We choose three organizations that are helping to reduce climate change and cool off our world. Each organization has excellent charity ratings which will ensure our donation will have the most significant impact. Review each one and help us decide which organization to support by casting your vote.
Summaries below include the impact metrics and a link to their Guidestar profile which details the nonprofit’s operations and transparency.
1) Cool Earth
Why? Rainforests are the world’s best carbon-storing technology. Stopping deforestation and restoring our Rainforests can dramatically reduce our carbon emissions that lead to global warming.
Where? Papua New Guinea, Peru, Gabon, Democratic Republic of Congo, Cameroon
Our Notes: Cool Earth is a non-profit organization dedicated to protecting the world’s rainforests by stopping deforestation. They believe the indigenous people and local communities (IPLCs) who have lived in the rainforest for generations are best suited to protect it. By giving power back to IPLCs, they can use their traditional knowledge to build sustainable solutions including solar power and farming solutions. Cool Earth‘s Rainforest Firefighters Campaign monitors forest health to prevent forest fires.
2) Atlantic Council’s Adrienne Arsht-Rockefeller Foundation Resilience Center
Why? Extreme heat is the leading cause of death from weather-related events, more than hurricanes, floods, and tornadoes combined according to the CDC. Everyone is at risk, yet not many realize the hazards of scorching temperatures.
Our Notes: Atlantic Council is a non-profit organization that aims to shape our global future. Its Adrienne Arsht-Rockefeller Foundation Resilience Center focuses on creating resilience solutions to climate change in areas such as extreme heat, gaming technology, and innovative policy and finance. In 2022, they launched a categorizing and naming system for heatwaves. Unlike hurricanes, there is no standardized naming system for heat waves, which are often overlooked as deadly weather events. By alerting people of upcoming hazardous temperatures, the public can have a proactive response and become more resilient.
3) Maui Humane Society
Why? The August wildfires in Maui wreaked havoc; much of Lahaina was destroyed. Many people lost family members, their homes, and their pets. However, there is some hope to reunite lost pets with their owners.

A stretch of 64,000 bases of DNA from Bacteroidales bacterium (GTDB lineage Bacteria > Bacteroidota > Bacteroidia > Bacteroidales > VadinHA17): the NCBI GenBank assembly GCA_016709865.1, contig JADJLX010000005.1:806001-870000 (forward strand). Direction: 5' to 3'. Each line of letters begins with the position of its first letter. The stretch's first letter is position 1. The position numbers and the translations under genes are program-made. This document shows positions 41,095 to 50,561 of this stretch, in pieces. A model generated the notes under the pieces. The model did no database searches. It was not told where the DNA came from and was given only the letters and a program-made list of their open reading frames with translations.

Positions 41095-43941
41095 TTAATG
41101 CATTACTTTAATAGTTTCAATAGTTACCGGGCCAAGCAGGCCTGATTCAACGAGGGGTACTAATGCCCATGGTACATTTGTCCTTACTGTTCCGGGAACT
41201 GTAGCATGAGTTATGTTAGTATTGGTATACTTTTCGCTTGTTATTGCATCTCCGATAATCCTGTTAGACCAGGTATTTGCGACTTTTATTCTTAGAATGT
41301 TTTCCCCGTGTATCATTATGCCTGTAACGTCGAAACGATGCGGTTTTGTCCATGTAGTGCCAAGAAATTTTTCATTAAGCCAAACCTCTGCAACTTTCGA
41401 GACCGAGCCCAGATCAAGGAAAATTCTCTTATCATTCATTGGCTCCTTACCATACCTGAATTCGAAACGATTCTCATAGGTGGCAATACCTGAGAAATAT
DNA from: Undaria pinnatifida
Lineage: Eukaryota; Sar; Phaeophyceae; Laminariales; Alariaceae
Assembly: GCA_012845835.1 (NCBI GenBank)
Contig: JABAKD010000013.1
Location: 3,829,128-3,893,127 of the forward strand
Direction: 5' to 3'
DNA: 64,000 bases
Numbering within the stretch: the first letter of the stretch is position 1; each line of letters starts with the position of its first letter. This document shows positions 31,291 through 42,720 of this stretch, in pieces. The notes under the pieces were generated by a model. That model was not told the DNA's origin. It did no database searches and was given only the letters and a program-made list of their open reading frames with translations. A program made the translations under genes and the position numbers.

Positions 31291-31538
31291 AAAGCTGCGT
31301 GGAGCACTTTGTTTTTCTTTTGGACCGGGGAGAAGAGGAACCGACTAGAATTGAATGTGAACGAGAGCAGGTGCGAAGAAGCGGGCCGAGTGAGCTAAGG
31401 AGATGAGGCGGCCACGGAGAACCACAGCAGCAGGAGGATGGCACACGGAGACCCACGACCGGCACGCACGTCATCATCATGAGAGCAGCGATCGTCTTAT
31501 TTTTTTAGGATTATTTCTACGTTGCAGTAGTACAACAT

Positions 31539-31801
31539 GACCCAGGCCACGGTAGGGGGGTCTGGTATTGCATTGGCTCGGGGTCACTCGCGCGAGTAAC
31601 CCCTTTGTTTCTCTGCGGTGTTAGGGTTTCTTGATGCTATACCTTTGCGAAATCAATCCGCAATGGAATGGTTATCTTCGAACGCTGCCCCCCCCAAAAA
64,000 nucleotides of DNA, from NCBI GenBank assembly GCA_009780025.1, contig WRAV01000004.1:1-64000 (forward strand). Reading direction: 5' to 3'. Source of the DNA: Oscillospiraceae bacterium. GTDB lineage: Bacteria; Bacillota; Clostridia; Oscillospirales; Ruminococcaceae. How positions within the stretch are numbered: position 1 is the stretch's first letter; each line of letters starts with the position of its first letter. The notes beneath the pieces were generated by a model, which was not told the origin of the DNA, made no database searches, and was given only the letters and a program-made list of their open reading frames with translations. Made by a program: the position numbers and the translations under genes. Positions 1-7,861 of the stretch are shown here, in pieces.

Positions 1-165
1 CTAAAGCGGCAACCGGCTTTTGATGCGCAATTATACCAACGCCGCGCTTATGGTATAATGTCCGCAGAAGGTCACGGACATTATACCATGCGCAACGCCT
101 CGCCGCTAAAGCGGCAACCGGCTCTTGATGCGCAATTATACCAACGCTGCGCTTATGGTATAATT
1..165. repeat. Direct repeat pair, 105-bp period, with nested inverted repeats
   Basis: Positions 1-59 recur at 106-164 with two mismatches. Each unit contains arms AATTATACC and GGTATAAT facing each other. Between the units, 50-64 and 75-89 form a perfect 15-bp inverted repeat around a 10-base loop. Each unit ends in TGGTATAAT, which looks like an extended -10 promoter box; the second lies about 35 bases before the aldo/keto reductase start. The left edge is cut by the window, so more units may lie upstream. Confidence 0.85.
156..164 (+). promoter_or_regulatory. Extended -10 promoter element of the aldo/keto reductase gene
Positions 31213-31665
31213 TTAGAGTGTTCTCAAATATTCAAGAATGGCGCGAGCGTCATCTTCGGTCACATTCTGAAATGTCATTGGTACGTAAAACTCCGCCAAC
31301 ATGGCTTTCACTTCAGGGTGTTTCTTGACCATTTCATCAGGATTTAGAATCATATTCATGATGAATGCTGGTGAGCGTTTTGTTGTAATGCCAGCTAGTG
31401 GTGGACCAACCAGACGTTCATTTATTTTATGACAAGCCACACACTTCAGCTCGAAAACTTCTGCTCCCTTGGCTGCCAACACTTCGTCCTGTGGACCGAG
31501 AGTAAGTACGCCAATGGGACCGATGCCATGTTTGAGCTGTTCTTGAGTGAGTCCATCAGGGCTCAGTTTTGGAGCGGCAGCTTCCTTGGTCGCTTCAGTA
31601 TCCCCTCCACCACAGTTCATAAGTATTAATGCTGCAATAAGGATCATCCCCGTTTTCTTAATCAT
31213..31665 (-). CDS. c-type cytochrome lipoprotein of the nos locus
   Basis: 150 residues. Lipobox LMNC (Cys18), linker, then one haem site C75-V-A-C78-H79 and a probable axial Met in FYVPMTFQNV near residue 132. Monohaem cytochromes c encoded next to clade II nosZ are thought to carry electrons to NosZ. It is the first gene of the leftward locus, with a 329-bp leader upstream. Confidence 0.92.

Where? Maui, Hawaii
Our Notes: Maui Humane Society is the only non-profit open-admission animal shelter on the island of Maui. Their mission is “to protect and save the lives of Maui’s animals, accepting all in need, educating the community, and inspiring respect and compassion towards all animals”. With an estimated 3,000 animals missing after the August 2023 wildfires, they need all the support they can get to care for wounded and now homeless pets or to reunite pets with their owners. During this disaster, Maui Humane Society is offering free pet health certificates for those relocating, free pet supplies, treating pets with burns and fire damage, and assisting in finding thousands of lost pets.
After reviewing the list above, please take a moment to vote for which nonprofit you think will put funds to use in the best way.
(Have trouble using or seeing the poll above? Some reader tools or apps may not display it. View this page in a browser or use this link to our Reader Fund page which has a copy of the poll!)
Thank you for taking the time to vote!
One of our primary goals with TicTocLife is building a stream of giving within the FIRE community and that starts with knowledge.
Want to hear about the results? Sign up for our free FIRE Insider newsletter! We send it out every few weeks and include the monthly poll results and donation winners. You can see an archive of the FIRE Insider and sign up here!
We’re really settling into this FIRE lifestyle as it starts to feel genuinely routine after a few years of optional work.
With the family beach trip in the books, we’re looking forward to August mostly at home. We’ll still have a couple of events—like sailing in Annapolis—but it should be a quieter month.
Well, that is, unless Chris is cooking up some big surprise. Hmm…
Stay tuned next month!